Someone may be reading all your e-mail. At both security agencies and cybercrime enterprises, thousands of geeks are busily sifting through e-mails that they have intercepted. This is happening every second of every day, around the world.
Of course it’s highly unlikely that anyone at America’s National Security Agency (NSA) or the UK’s Government Communications Headquarters actually cares about you. Unless you’re suspected of aiding terrorists, you’re not going to be worth surveilling.
The same applies to criminal gangs. Unless you’re spectacularly careless or very rich, you’re generally not going to attract their attention. So why is Google working a tool that will make reading intercepted e-mail virtually impossible?
The tool, named End-to-End, is a solution to the inherently insecure nature of most e-mail communication. Normally an e-mail travels across the Internet in a format very close to text. No special tools are required to read a message. And, just like a physical letter, it can be intercepted and read while en-route to its intended recipient.
So, while you may see the comforting green padlock when you access your Gmail or Yahoo inbox, that only means your own connection to those services is secure. Once an e-mail is sent out into the wild there are no guarantees it won’t be intercepted.
End-to-End intends to make encrypting e-mail easy for people without the technical skills normally required to do so. Once encrypted, these e-mails will only be readable to their intended recipients. Anyone else trying to read them would find only scrambled nonsense.
But why not simply secure the routes between mailboxes, just as the world’s postal services have long secured their own routes? While that logic is sound, it is at odds with the fundamental nature of the Internet.
A global network of networks, the Internet is designed to allow information to flow freely between nodes. Some of these nodes are very secure, and some are not secure at all. You cannot predict, with any level of certainty, that your e-mail will not pass through a less secure node. So, while Google’s own network is very secure, your Internet service provider may not be.
By encrypting an e-mail, you put it beyond the grasp of even the most powerful governments. Without the key that unscrambles (decrypts) a message, it would take literally millions (if not billions) of years to “guess” it. It is equivalent to writing a letter in a private language known only to your recipient. The postman might steam open the letter, but he will not be able to understand it.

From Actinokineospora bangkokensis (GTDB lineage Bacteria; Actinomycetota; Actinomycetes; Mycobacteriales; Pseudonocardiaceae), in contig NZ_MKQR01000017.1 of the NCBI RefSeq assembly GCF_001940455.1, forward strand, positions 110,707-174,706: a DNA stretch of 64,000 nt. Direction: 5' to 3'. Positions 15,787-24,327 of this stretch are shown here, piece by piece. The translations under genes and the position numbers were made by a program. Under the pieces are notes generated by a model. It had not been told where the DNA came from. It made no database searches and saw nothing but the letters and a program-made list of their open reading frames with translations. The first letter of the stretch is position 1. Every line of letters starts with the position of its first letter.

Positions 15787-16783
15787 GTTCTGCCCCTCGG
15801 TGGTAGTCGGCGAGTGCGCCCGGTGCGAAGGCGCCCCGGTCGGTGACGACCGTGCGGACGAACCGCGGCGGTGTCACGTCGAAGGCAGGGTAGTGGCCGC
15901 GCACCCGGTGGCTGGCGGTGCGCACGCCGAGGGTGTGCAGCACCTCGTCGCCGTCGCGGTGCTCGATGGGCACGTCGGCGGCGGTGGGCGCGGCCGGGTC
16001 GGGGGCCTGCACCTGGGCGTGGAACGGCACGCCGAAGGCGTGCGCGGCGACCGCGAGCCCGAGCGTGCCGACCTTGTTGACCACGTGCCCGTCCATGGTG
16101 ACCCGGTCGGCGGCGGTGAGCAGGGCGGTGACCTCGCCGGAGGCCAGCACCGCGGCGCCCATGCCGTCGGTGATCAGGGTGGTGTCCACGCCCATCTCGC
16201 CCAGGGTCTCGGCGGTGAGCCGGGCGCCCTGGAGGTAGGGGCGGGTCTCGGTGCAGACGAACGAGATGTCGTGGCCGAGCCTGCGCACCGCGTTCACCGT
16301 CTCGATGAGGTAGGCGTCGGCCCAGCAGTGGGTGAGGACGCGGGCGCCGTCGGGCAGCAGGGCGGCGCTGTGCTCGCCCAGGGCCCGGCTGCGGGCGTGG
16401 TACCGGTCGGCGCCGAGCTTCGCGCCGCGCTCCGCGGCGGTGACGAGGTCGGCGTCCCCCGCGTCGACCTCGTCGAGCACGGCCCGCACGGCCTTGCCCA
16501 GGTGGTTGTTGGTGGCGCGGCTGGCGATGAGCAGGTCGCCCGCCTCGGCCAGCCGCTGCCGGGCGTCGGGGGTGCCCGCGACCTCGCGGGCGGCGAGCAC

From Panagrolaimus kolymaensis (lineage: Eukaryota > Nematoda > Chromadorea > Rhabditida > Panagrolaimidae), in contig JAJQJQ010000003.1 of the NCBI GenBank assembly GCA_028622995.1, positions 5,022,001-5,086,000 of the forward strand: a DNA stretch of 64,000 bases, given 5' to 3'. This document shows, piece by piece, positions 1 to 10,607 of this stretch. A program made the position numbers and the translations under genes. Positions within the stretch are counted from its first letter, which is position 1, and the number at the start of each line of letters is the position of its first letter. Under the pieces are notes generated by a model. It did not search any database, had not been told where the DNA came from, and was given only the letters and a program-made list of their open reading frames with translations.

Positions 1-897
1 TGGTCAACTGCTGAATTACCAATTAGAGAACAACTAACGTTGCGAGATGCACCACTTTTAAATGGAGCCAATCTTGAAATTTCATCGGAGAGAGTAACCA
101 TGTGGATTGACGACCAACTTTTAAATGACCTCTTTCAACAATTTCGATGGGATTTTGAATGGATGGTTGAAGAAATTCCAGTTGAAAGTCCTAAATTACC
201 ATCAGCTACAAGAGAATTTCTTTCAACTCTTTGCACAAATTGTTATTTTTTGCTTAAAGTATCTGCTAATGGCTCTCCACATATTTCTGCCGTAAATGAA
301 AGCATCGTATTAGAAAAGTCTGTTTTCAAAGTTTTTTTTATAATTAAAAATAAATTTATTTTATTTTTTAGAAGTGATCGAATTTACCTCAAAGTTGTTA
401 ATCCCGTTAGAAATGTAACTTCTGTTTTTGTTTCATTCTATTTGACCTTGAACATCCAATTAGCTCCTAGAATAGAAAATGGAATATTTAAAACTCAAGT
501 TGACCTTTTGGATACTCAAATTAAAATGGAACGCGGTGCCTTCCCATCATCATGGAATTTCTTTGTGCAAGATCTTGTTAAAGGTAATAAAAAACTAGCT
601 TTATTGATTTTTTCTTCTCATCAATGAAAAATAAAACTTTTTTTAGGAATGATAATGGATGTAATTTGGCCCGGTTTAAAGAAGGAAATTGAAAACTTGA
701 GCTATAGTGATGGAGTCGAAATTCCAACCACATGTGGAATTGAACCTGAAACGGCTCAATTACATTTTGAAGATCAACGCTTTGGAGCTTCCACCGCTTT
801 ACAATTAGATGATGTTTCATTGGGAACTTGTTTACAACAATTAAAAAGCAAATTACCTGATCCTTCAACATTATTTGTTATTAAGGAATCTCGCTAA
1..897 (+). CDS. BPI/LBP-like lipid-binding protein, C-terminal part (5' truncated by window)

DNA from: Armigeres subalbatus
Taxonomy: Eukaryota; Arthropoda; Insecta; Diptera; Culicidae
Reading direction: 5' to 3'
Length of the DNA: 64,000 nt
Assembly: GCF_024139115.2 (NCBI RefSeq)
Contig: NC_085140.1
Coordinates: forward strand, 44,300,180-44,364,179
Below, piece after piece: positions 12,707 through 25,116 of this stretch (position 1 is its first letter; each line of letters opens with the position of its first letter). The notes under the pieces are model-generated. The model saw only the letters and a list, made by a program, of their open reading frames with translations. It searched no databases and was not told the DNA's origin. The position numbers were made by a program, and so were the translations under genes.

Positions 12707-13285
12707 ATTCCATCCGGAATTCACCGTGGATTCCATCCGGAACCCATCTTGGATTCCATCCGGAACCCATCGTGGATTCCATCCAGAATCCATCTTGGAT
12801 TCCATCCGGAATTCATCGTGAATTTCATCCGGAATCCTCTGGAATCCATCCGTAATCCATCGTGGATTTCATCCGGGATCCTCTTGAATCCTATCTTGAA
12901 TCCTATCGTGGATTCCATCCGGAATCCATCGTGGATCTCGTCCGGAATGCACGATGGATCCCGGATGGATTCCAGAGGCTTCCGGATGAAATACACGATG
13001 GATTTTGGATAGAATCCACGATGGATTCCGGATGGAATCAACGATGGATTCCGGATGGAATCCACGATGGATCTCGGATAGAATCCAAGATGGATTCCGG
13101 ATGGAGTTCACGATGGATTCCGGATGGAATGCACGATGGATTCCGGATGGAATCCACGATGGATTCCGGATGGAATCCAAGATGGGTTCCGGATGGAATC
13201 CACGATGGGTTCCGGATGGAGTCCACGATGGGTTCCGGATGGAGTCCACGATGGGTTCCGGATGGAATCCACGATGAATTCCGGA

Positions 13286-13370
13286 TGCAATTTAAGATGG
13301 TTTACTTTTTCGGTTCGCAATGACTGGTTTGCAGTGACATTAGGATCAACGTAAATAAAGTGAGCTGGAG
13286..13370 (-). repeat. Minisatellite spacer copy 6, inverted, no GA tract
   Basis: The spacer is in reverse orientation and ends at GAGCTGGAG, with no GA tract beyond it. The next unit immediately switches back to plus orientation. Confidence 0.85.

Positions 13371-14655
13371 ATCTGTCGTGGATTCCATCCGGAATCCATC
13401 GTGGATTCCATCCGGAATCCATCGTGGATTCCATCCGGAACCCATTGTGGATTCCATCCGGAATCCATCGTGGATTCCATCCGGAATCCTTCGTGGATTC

This is not a new technology. E-mail encryption has existed for the better part of two decades. End-to-End uses a popular standard called OpenPGP that is already used by millions of people. But encryption is a complex process with many steps. By simplifying and automating the process, Google intends to make it more accessible to ordinary users.
End-to-End is not yet ready for public consumption. Google has shared an early version with the global developer community and asked for comments and critiques. It will probably be a few more months before ordinary users will be able to install it. Even then, the product will only work with Web-based e-mail systems such as Gmail and Yahoo.
Of course, End-to-End is just one of many initiatives designed to thwart mass surveillance. The Dark Mail Alliance is developing an entirely new e-mail protocol with encryption baked into it. A slew of new mail services such as ProtonMail and RiseUp offer built-in encryption of e-mail. But Google is the first major e-mail provider to explore end-to-end encryption.
But why should we bother? Most of us mere mortals are not interesting enough to surveil, and this sounds too much like hard work. Yet that attitude is what makes it so easy for governments and criminals to invade our privacy.
At the moment, mass surveillance is relatively easy. If you have direct access to the pipelines through which the data moves — as the NSA does — you can simply scoop it all up and process it at leisure
But if most of that data were encrypted, it would be essentially useless. Without the requisite keys, it would impossible to tell if an e-mail read, “Happy birthday!” or “The bomb is ready”. The point is to make mass surveillance so difficult and costly that it becomes practically unfeasible.
Does that mean I’m in favour of terrorists running amok, unhindered? Of course not. I’m just in favour of security agencies getting back to what they did for decades before the Internet arrived: targeted surveillance. They caught terrorists before the Internet existed, after all. It just required more physical effort and less keyboard surfing.
The security agencies will rail against any such ideas. To them, national security is paramount and mass surveillance is a vital weapon in their arsenal. But the need for safety must always be weighed against the right to privacy. Over the last decade, the balance has tipped dangerously towards safety at all costs. It’s time we leashed our guard dogs. — (c) 2014 Mail & Guardian